As long as this remains the case, there will be no peace worthy of the name, and that irrespectively of what the government in Khartoum is doing or not doing. It take two to tango – or to test the seriousness of each of them to the dance.

At the end of the day, everything is linked to the process with the implementation of the peace agreement between the South and the North of Sudan. That’s the really big story for the coming years.

The UN has just started to deploy the beginning of a peace force that will build up to app 10 000 men and women in primarily the South of the country. It will in all probability be the biggest, most challenging and most important UN mission in the years ahead.

Also here, the political process is paramount.

In six years time there will be a referendum in Sudan on whether they want to stay together or split up with the South and the North going different ways. It’s a very short time to demonstrate that a common future might actually work.

A breakup of the biggest state in Africa will have far-reaching consequences in the region. There might well a serious aggrevation of the tendencies towards disintegration in the entire region immediately to the South of the Sahara – from Somalia to Sierra Leona. Large parts of the region will be hovering on the brink of genocide.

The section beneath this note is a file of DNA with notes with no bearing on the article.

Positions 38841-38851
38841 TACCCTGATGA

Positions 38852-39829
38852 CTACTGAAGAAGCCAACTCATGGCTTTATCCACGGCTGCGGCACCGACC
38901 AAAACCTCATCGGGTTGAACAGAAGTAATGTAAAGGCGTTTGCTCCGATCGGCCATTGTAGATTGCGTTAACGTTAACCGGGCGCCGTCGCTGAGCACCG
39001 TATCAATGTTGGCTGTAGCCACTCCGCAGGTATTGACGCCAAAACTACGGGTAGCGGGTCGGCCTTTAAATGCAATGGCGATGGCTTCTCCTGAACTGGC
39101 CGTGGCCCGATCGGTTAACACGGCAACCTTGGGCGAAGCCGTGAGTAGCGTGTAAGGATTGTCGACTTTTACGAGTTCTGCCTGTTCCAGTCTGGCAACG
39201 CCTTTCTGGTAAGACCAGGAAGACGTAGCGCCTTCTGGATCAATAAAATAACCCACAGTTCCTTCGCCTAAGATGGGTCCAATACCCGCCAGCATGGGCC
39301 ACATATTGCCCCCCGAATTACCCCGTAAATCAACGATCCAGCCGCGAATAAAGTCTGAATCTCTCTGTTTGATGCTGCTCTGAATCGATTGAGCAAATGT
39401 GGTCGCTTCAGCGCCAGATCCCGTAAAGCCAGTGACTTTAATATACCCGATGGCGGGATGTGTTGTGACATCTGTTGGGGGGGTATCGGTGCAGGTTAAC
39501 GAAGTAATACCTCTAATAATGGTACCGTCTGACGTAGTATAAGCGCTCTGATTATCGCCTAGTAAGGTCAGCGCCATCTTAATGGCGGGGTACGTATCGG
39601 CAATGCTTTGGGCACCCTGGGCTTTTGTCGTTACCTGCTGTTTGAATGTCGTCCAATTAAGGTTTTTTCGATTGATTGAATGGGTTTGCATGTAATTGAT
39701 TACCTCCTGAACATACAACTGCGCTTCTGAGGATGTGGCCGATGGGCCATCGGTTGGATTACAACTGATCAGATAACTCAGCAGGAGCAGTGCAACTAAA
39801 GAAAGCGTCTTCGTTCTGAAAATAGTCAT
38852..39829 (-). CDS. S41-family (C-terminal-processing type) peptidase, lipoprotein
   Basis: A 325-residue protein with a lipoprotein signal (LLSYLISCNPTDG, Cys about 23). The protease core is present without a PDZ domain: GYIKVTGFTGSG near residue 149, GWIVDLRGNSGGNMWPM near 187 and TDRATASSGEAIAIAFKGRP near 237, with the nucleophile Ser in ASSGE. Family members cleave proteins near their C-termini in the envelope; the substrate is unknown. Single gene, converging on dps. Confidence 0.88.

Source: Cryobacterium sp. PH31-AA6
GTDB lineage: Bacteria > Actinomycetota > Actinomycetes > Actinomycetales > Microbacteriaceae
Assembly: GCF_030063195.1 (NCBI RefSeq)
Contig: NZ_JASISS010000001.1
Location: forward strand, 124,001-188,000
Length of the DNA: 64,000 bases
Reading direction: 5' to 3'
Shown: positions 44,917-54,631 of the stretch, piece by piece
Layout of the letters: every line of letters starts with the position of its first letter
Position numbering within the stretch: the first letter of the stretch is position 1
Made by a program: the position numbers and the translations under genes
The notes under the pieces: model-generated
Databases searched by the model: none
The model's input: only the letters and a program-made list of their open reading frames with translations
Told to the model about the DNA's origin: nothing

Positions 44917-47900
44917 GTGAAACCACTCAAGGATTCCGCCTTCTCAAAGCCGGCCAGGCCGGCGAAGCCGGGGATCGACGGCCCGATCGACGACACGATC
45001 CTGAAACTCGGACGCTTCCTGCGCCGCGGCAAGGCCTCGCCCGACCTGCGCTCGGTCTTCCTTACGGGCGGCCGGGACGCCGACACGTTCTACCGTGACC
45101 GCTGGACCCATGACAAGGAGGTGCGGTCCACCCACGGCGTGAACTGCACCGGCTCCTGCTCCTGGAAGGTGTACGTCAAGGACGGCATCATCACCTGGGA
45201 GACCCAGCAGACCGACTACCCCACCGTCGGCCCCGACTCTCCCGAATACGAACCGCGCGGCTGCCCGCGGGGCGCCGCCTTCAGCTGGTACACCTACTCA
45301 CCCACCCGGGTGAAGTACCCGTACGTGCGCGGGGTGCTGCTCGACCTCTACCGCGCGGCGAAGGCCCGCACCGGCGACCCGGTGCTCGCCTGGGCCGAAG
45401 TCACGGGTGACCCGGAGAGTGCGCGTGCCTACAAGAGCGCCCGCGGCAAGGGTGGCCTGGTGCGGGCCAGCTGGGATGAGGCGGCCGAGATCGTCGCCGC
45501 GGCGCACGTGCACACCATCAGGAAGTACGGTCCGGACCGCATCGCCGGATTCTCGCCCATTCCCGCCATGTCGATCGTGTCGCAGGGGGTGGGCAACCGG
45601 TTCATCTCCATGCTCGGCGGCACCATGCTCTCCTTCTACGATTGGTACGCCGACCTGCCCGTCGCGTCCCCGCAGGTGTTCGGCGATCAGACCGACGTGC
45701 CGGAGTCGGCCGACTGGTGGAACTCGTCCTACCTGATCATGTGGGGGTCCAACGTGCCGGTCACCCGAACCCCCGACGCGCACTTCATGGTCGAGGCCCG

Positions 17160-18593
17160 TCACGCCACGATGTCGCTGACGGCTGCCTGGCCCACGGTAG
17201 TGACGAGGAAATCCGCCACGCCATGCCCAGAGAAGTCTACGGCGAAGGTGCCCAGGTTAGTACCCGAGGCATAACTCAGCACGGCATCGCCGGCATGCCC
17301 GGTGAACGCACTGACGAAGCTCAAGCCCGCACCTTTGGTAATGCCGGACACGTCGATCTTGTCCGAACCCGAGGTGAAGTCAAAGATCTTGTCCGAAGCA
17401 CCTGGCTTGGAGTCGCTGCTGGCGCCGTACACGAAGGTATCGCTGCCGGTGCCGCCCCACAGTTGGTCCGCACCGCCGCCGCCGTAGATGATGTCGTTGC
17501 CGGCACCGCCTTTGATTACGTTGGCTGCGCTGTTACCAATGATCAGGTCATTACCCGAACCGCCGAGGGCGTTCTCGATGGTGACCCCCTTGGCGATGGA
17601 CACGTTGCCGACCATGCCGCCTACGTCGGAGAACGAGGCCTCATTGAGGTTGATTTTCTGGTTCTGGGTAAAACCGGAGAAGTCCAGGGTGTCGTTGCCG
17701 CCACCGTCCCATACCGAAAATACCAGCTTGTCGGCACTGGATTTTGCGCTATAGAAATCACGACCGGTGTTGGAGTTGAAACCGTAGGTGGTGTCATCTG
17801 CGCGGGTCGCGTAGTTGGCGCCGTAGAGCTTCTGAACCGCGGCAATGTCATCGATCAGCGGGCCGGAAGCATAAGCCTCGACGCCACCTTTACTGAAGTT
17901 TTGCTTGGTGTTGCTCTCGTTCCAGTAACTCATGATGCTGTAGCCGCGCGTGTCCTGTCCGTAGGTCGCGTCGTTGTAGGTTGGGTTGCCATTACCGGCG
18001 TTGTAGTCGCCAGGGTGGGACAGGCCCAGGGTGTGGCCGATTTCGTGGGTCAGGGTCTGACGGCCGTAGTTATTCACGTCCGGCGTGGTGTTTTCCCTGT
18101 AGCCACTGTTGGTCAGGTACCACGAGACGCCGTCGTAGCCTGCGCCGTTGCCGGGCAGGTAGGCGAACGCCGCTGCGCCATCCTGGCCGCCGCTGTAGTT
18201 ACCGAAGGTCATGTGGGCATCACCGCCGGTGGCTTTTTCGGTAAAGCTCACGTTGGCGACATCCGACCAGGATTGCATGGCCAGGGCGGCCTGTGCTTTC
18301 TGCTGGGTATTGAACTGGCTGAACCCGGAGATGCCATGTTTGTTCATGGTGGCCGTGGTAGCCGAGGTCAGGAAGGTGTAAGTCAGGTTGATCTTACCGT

The future of Sudan is of immense importance for the future of Africa. It’s the biggest country of the continent – bordering on no less than ten other states. Its diversity in terms of cultures, traditions and languages is vast.

I hope that the discussions in Addis Ababa will not only the the usual beauty contest between international organisations on who can to the best to provide planning and logistical support to the efforts of the African Union. That’s certainly important – but no more than the beginning.

There needs to be a proper political process. In Darfur – that’s the most immediate challenge. In Sudan as a whole – really making certain that the peace agreement works over the years to come.

And a clear strategy from international actors on how to prevent the catastrophies that are likely to flow out of a gradual disintegration of important parts of Africa.

It might be there – in which case it remains a deep secret. An even deeper secret would be to absence of such a strategy.